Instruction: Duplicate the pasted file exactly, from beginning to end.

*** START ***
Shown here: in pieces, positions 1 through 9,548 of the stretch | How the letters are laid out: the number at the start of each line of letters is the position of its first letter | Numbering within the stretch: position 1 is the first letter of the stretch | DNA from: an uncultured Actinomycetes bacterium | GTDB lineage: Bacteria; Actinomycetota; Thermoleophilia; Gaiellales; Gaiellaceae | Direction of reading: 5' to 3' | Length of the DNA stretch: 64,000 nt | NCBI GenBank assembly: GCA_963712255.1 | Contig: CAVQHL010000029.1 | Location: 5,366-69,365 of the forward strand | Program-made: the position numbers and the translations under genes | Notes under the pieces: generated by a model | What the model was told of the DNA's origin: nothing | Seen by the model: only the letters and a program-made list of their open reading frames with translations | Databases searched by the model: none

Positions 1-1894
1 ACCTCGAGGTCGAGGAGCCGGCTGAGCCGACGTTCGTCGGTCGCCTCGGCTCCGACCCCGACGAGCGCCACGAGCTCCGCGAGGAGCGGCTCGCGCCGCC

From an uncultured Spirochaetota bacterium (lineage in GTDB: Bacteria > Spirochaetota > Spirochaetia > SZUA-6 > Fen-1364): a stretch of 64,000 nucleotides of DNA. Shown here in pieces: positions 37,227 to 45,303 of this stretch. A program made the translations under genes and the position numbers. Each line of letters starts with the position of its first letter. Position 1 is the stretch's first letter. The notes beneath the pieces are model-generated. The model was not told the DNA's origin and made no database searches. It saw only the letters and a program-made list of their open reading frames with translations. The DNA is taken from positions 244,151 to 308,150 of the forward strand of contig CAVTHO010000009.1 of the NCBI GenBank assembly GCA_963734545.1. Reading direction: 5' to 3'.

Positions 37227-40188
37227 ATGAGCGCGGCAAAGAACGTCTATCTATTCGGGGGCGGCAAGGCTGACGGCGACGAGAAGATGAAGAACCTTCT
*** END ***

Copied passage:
Shown here: in pieces, positions 1 through 9,548 of the stretch | How the letters are laid out: the number at the start of each line of letters is the position of its first letter | Numbering within the stretch: position 1 is the first letter of the stretch | DNA from: an uncultured Actinomycetes bacterium | GTDB lineage: Bacteria; Actinomycetota; Thermoleophilia; Gaiellales; Gaiellaceae | Direction of reading: 5' to 3' | Length of the DNA stretch: 64,000 nt | NCBI GenBank assembly: GCA_963712255.1 | Contig: CAVQHL010000029.1 | Location: 5,366-69,365 of the forward strand | Program-made: the position numbers and the translations under genes | Notes under the pieces: generated by a model | What the model was told of the DNA's origin: nothing | Seen by the model: only the letters and a program-made list of their open reading frames with translations | Databases searched by the model: none

Positions 1-1894
1 ACCTCGAGGTCGAGGAGCCGGCTGAGCCGACGTTCGTCGGTCGCCTCGGCTCCGACCCCGACGAGCGCCACGAGCTCCGCGAGGAGCGGCTCGCGCCGCC

From an uncultured Spirochaetota bacterium (lineage in GTDB: Bacteria > Spirochaetota > Spirochaetia > SZUA-6 > Fen-1364): a stretch of 64,000 nucleotides of DNA. Shown here in pieces: positions 37,227 to 45,303 of this stretch. A program made the translations under genes and the position numbers. Each line of letters starts with the position of its first letter. Position 1 is the stretch's first letter. The notes beneath the pieces are model-generated. The model was not told the DNA's origin and made no database searches. It saw only the letters and a program-made list of their open reading frames with translations. The DNA is taken from positions 244,151 to 308,150 of the forward strand of contig CAVTHO010000009.1 of the NCBI GenBank assembly GCA_963734545.1. Reading direction: 5' to 3'.

Positions 37227-40188
37227 ATGAGCGCGGCAAAGAACGTCTATCTATTCGGGGGCGGCAAGGCTGACGGCGACGAGAAGATGAAGAACCTTCT